Thursday, May 27, 2010

The Truth, And Lies, About The M3 Money Supply

Ambrose Evans-Pritchard, notorious inflationist, is out with his latest hit-piece-disguised-as-news-article wherein he discusses the supposedly alarming downward trend in US M3 money supply growth.
The M3 figures - which include broad range of bank accounts and are tracked by British and European monetarists for warning signals about the direction of the US economy a year or so in advance - began shrinking last summer. The pace has since quickened.

The stock of money fell from $14.2 trillion to $13.9 trillion in the three months to April, amounting to an annual rate of contraction of 9.6pc. The assets of insitutional money market funds fell at a 37pc rate, the sharpest drop ever.

"It’s frightening," said Professor Tim Congdon from International Monetary Research. "The plunge in M3 has no precedent since the Great Depression. The dominant reason for this is that regulators across the world are pressing banks to raise capital asset ratios and to shrink their risk assets. This is why the US is not recovering properly," he said.
Frightening, yes, I am sure. But is the drop in M3 money supply really the culprit as far as why the US is not recovering properly?
Mr Congdon said the Obama policy risks repeating the strategic errors of Japan, which pushed debt to dangerously high levels with one fiscal boost after another during its Lost Decade, instead of resorting to full-blown "Friedmanite" monetary stimulus.

"Fiscal policy does not work. The US has just tried the biggest fiscal experiment in history and it has failed. What matters is the quantity of money and in extremis that can be increased easily by quantititave easing. If the Fed doesn’t act, a double-dip recession is a virtual certainty," he said.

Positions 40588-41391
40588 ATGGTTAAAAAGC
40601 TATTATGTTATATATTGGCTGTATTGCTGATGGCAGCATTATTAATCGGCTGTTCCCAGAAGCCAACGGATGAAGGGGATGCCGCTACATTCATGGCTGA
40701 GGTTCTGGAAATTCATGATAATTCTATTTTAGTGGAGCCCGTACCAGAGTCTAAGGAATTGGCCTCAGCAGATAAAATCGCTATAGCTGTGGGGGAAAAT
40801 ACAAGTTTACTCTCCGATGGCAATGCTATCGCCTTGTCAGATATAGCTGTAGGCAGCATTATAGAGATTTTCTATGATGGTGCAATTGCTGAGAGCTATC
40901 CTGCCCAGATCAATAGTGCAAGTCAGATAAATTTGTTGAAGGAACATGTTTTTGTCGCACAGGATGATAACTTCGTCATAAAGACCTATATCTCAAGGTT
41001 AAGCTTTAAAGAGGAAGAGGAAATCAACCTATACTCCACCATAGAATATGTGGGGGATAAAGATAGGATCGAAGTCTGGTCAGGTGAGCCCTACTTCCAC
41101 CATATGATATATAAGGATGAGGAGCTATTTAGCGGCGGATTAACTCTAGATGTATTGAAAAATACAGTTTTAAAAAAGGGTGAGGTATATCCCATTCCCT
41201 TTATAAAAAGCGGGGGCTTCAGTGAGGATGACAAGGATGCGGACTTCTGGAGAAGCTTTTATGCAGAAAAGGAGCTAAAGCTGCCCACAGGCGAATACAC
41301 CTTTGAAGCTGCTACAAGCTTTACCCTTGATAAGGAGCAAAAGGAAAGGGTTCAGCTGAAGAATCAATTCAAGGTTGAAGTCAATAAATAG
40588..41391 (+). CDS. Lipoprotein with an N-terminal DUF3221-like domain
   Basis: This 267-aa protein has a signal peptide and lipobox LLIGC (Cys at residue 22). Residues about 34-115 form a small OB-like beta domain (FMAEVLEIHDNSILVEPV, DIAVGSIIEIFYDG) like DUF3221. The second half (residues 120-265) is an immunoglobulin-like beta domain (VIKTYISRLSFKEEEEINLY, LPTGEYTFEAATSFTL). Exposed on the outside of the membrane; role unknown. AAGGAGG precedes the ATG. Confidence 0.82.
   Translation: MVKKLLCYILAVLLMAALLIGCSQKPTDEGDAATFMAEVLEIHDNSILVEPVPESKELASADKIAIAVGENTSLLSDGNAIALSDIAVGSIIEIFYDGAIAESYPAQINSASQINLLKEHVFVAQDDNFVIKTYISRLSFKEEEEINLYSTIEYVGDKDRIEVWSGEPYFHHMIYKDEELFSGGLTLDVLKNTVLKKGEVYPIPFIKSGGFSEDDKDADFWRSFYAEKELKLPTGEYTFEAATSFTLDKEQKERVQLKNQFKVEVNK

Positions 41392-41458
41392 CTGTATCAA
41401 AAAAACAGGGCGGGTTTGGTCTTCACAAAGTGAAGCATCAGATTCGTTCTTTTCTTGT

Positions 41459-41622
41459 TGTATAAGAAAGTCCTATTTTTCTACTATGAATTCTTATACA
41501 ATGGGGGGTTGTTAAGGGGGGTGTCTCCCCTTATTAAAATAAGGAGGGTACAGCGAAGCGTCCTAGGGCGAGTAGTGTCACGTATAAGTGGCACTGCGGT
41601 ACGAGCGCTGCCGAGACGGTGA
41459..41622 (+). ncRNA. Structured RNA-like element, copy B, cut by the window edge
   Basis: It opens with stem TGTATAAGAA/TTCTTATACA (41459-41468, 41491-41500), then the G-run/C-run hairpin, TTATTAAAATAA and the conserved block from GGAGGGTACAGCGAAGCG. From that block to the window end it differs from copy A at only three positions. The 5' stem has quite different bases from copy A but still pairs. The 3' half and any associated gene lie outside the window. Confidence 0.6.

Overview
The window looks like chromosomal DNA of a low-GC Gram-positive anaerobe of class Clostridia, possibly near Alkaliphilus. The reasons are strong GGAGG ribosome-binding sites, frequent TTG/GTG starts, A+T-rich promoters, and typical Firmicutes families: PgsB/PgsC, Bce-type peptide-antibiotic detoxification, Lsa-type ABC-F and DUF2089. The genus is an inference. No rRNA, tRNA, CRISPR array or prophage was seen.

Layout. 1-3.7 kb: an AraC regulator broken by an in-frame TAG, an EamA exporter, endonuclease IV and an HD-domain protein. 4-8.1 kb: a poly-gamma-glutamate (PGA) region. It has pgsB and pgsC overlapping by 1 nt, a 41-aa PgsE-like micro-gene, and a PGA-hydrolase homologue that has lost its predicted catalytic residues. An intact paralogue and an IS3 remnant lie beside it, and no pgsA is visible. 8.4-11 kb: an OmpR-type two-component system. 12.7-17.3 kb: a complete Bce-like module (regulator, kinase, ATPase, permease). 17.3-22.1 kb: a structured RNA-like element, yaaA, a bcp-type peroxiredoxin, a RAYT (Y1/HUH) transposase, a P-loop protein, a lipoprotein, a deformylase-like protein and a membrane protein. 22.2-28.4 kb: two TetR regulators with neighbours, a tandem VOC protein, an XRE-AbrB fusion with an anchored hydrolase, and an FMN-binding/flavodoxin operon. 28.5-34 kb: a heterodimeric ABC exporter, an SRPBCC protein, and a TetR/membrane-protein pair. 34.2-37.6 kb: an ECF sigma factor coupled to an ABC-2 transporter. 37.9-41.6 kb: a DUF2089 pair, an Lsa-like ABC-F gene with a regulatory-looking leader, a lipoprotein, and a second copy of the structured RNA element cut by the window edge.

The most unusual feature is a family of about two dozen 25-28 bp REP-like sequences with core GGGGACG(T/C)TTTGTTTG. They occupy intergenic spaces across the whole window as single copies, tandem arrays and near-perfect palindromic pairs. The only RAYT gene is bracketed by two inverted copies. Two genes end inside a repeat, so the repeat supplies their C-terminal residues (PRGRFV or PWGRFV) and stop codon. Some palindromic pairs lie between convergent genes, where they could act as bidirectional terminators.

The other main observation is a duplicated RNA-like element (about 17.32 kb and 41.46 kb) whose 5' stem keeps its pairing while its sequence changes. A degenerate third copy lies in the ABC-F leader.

Mr Congdon said the dominant voices in US policy-making - Nobel laureates Paul Krugman and Joe Stiglitz, as well as Mr Summers and Fed chair Ben Bernanke - are all Keynesians of different stripes who "despise traditional monetary theory and have a religious aversion to any mention of the quantity of money". The great opus by Milton Friedman and Anna Schwartz - The Monetary History of the United States - has been left to gather dust.
Oh please! How truly original for Mr. Evans-Pritchard: we'll just print out way out of it! Nevermind the fact that Japan, too, has engaged in massive QE as a monetary compliment to its fiscal policy insanity. And if you've followed Evans-Pritchard on the whole eurozone crisis, you know by now that he has called for massive money-printing and QE there, too, because the EU "must" be saved. He just never seems to get to explaining why the EU must survive, and how debasing the EU's currency actually accomplishes that goal.

Anyway, Evans-Pritchard and his infatuation with expanding money supplies are not really the point of my post-- the veracity of Evans-Pritchard's claim about M3 shrinking, is. And on that count, one anonymous blogger over at "Stock Psychology" has some harsh words for Evans-Pritchard and his claims:
The claim of a shrinking M3 can not stand the scrutiny of logic and fool even a three year old child. The US Treasury Department has been conducting bi-weekly treasury auctions of unprecedent and astronomical amounts. The treasury auctions never fail. There are always willing buyers bidding for the US treasuries at pathetically low, almost zero yields.

Regardless who those misterious US treasury buyers are and why they are buying at such low yields, any one who buys US treasury must tender US dollars to buy the treasuries. The money tendered must be US dollars in one form or another and hence must be part of the circulating M3 of US dollar.

If the total M3 is shrinking, where does the spare money come from that buys the US treasuries? Coming out of thin air? And where does the money go once they are tendered to the US treasury Department? Vanish into thin air again? A shrinking M3 makes no sense at all.

Now where does the idea of shrinking M3 come from? Read the history of M3b here. Notice that the FED stopped publishing statistics of M3 as of March, 2006. So there is no longer any official data on M3 after March, 2006. Any M3 number we see after the FED stopped publishing it, are NOT official numbers, but mere the guess work of private parties. These unofficial M3 numbers, or M3b, thus may not be accurate.
This post is getting long enough, but if the fact that M3 numbers are no longer published peaks your interest, you can read the full treatment and learn the "fatal mistake" the author has uncovered by looking at the full post here.

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